As with the rest of America, Hawaiians are coping with a growing population of citizens over age 65 diagnosed with Alzheimer's, approximately 25,000 in total. Advocates, including members of a dementia task force under the Executive Office on Aging and members of the local Alzheimer's Association, are focusing on preparing professionals and caregivers to address the often complex needs of individuals with dementia.
A recent article in KHON, titled "Task force aims to help seniors living with dementia" recently reported on this.
James Pietsch, the director of the University of Hawaii Elder Law Program, told KHON that there are multiple tasks under this task force, one of which is supportive research to determine whether professionals are qualified or capable of handling these type of cases. Professionals like doctors, social workers, nurses, and lawyers need to be better prepared to handle issues involving dementia.
Pietsch explained that the group is trying to develop a core of individuals—attorneys who are dementia capable—a term being used to describe an attorney who would be comfortable handling issues relating to dementia.
The dementia task force is trying to make life easier on dementia patients and their caregivers. They want to educate them on complicated issues like Medicare, Medicaid, advanced directives, and power of attorney laws. They also want to educate these individuals who can help change those laws to reflect a growing need to make it easier for families who are navigating this very complex area.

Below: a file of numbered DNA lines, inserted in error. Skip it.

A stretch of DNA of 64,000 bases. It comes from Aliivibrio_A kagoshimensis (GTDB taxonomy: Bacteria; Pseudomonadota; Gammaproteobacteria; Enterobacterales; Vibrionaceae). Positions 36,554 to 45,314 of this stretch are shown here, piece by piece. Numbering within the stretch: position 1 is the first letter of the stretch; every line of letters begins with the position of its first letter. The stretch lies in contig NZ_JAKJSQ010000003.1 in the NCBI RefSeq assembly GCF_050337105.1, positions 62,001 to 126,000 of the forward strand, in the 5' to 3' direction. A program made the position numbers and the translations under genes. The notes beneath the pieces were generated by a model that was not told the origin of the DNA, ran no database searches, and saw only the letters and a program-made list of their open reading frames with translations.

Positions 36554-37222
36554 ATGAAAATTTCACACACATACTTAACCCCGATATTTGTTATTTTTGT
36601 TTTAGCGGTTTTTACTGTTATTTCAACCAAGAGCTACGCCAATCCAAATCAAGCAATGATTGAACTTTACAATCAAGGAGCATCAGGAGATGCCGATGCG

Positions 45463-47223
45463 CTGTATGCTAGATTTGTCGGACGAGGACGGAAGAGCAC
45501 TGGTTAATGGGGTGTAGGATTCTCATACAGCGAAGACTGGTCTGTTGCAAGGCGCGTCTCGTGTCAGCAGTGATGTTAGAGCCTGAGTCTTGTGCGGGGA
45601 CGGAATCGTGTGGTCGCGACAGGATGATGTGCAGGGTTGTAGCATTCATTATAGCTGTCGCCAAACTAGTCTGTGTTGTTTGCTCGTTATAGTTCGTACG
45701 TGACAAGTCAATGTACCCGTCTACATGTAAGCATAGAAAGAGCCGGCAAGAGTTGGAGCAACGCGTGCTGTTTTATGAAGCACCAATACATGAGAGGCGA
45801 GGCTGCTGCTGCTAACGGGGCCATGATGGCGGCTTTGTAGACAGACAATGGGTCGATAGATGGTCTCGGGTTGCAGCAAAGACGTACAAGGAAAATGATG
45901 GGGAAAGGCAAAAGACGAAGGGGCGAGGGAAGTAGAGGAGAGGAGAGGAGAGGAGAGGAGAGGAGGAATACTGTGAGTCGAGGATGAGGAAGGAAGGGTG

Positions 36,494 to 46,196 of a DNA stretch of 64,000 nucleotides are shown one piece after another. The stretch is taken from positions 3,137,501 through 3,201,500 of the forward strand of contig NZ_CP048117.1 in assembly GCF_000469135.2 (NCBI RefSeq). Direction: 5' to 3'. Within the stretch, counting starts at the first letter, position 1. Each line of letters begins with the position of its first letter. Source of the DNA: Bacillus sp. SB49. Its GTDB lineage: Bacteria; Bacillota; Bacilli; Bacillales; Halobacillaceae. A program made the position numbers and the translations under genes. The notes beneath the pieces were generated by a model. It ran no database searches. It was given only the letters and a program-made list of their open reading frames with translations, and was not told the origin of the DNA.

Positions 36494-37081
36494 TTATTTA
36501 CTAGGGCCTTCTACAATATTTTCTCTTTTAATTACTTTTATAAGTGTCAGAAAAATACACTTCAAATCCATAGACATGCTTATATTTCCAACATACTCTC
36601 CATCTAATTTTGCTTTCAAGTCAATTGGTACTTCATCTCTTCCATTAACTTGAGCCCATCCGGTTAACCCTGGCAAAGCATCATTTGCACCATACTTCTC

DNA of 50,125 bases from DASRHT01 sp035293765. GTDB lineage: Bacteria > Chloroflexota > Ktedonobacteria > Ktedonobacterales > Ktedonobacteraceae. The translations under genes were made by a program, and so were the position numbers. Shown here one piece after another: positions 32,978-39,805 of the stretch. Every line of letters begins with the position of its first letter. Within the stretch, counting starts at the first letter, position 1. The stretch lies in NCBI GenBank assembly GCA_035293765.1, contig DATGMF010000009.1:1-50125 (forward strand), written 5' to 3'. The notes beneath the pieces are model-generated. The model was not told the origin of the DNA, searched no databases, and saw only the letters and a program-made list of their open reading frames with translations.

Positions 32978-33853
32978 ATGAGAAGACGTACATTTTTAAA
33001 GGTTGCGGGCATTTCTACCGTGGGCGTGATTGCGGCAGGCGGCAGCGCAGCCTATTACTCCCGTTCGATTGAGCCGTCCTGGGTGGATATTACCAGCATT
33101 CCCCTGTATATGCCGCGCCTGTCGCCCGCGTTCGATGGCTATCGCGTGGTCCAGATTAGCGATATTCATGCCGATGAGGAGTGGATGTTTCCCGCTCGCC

As more and more baby boomers reach retirement age, dementia cases are expected to increase. Whether your family has ever experienced dementia in the past or not, now is a good time to do proper estate planning so that any issues can be discussed and your wishes documented in advance of the impact of any kind of age related degenerative mental illness.
Reference: KHON (November 26, 2015) "Task force aims to help seniors living with dementia"